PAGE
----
As Mormons open Rome temple, doctrinal hiccups with Vatican endure

As Mormons open Rome temple, doctrinal hiccups with Vatican endure

As Mormons open Rome temple, doctrinal hiccups with Vatican endure

The angel Moroni statue, silhouetted against a cloud-covered sky, sits atop the Salt Lake Temple, at Temple Square, in Salt Lake City. (Credit: AP Photo/Rick Bowmer.)

Last month Rome became the location of Italy’s first Mormon temple, which sits just a few blocks from the Vatican, however, while the Mormon community says it is planning to partner with the Catholic Church on several social initiatives, what they aren’t saying is that technically speaking, the Vatican doesn’t even recognize the Church of Latter-Day Saints as Christian.

ROME – Last month Rome became home to Italy’s first Mormon temple, which sits just a few miles from the Vatican. Yet while the Mormons say they’re planning to partner with the Catholic Church on several social initiatives, what they aren’t saying out loud is that technically speaking, the Vatican doesn’t even recognize the Church of Latter-Day Saints as Christian.

The 40,000-square-foot building, made of marble and granite, opened Jan. 14 and is located near the Porta di Roma shopping mall, just a few miles from St. Peter’s Basilica.

Complete with crystal chandeliers, stained-glass windows, solar panels and 24-karat gold, the temple is the 162nd Mormon temple in the world, and the 12th in Europe. It’s currently offering free tours to visitors – however, after a dedication ceremony in March, which will take place over several days, it will be open only to members of the Mormon faith.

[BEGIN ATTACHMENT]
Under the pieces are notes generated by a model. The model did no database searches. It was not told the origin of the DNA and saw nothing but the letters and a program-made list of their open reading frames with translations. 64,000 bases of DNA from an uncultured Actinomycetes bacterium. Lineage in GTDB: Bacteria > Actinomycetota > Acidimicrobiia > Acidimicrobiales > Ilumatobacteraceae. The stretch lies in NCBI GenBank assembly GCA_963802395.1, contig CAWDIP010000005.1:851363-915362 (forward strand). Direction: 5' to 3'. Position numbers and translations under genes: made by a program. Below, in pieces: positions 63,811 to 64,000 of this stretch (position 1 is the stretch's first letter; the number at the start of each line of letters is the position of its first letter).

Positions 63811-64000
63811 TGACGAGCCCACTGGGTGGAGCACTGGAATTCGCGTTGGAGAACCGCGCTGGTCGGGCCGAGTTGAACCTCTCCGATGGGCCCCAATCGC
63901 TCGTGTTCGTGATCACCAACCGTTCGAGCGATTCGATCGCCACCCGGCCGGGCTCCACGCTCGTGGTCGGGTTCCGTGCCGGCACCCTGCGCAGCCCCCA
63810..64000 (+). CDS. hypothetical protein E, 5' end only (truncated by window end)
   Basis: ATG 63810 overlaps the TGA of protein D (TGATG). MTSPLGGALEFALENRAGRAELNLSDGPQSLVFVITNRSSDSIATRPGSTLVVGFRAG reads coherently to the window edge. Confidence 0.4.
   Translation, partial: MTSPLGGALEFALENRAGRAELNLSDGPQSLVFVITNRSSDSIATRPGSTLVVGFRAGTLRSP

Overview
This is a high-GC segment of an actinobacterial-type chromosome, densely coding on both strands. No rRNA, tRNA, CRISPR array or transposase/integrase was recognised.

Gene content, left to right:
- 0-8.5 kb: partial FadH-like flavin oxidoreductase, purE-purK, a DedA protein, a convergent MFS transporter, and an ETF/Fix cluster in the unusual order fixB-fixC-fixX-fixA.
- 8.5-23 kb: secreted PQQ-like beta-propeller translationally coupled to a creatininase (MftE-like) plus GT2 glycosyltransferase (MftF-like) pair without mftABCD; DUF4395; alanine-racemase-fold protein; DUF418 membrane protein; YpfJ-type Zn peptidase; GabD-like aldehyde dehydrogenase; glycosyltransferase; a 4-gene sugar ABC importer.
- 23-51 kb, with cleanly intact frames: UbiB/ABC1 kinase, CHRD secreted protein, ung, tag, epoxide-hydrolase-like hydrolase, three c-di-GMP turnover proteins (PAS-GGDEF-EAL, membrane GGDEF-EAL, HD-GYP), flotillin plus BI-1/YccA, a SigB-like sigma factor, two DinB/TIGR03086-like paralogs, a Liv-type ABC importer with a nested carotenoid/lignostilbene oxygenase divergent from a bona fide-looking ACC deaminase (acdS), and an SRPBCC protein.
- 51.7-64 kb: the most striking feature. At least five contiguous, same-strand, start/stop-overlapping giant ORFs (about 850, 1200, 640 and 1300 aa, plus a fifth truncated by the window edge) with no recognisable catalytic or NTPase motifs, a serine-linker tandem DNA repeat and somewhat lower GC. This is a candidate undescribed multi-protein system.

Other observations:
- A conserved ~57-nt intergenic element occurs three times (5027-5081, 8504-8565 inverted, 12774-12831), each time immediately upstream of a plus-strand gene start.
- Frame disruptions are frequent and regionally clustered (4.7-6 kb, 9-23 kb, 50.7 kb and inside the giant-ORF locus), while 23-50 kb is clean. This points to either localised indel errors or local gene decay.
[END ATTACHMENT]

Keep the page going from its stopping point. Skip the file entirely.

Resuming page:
Officially called the “Church of Jesus Christ of Latter-Day Saints,” the Mormon church was founded by an American named Joseph Smith in New York in 1830, after Smith claimed to have received a series of visions from God which, among other things, revealed the location of golden plates containing what would become the Book of Mormon.

Mormon temples are generally used for either baptisms or marriages. With some 16 million Mormons worldwide, roughly 500,000 live in Europe, and, of those, around 6,000 are in Italy.